As the New School Year Begins…

I have decided that what the world needs on Saturday mornings are the incredibly fun and informative videos of John Green, straight from his marvelous Crash Course series on World History. So without further ado, let us begin this splendid series!


5 Responses

  1. For more on this topic I would recommend “Guns, Germs, and Steel” by Jared Diamond, and “Against the Grain” by James C. Scott.
    Both books make the point that the adoption of agriculture was a catastrophe for human well-being. Ancient farmers were less well-nourished than their hunter-gatherer forebears because their food supply, while more plentiful than before, was less varied. They had nutritional gaps that hunter-gatherers filled by eating everything around them.
    Ancient farmers were sicker, because they picked up many diseases from domestic animals, and those diseases spread more widely among settled communities than among roving tribes. Also the aforementioned nutritional gaps left weaknesses in their immune systems.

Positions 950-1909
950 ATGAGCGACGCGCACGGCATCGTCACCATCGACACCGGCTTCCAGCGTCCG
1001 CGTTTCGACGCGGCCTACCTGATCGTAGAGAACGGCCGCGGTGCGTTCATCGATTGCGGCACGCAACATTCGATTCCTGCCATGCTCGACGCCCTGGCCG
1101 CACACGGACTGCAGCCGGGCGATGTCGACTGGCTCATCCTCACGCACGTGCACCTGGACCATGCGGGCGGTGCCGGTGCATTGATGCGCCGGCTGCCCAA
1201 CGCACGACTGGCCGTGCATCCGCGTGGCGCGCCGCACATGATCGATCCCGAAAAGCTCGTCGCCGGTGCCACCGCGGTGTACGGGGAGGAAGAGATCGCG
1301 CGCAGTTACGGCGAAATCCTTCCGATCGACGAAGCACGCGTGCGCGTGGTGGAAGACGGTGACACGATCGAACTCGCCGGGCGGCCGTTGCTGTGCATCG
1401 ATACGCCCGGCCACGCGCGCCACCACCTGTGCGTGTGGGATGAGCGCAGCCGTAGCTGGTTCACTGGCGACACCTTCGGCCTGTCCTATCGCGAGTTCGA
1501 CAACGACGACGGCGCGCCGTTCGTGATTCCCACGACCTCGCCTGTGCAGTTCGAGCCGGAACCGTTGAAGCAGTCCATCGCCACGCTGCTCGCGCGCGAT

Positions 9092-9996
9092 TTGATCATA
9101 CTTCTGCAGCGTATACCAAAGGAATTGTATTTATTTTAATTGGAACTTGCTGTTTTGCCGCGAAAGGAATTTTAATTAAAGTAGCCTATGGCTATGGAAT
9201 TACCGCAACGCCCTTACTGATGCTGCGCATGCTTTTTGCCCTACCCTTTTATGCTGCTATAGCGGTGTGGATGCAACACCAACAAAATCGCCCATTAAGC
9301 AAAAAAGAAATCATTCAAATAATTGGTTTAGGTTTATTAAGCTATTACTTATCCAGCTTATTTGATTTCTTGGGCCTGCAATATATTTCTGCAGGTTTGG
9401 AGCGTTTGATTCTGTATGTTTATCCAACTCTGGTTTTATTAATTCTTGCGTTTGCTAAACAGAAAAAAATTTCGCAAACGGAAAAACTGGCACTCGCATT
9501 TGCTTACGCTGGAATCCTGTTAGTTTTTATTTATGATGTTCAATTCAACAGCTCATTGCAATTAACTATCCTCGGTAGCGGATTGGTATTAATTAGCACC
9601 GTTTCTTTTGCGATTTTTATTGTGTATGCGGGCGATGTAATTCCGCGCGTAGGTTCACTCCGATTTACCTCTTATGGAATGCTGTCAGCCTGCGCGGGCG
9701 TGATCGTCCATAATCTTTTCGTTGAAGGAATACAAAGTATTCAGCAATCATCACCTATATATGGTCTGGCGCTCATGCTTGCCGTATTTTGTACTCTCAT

Ancient farmers worked harder and were more likely to get repetitive-motion injuries and chronic joint problems.
    It is only within the past century or so that people on a widespread basis have been living longer, healthier lives than our hunter-gatherer ancestors. Agriculture led to 8,000 years of human misery which has only ended within living memory. The question of WHY people walked in to this disaster needs a lot more attention.
    – joel

    1. “Agriculture led to 8,000 years of human misery which has only ended within living memory.”

      And was this end of misery due to fossil fuels?

      1. People have been burning coal for 3,000 years, and petroleum for over 2,000. So, no.

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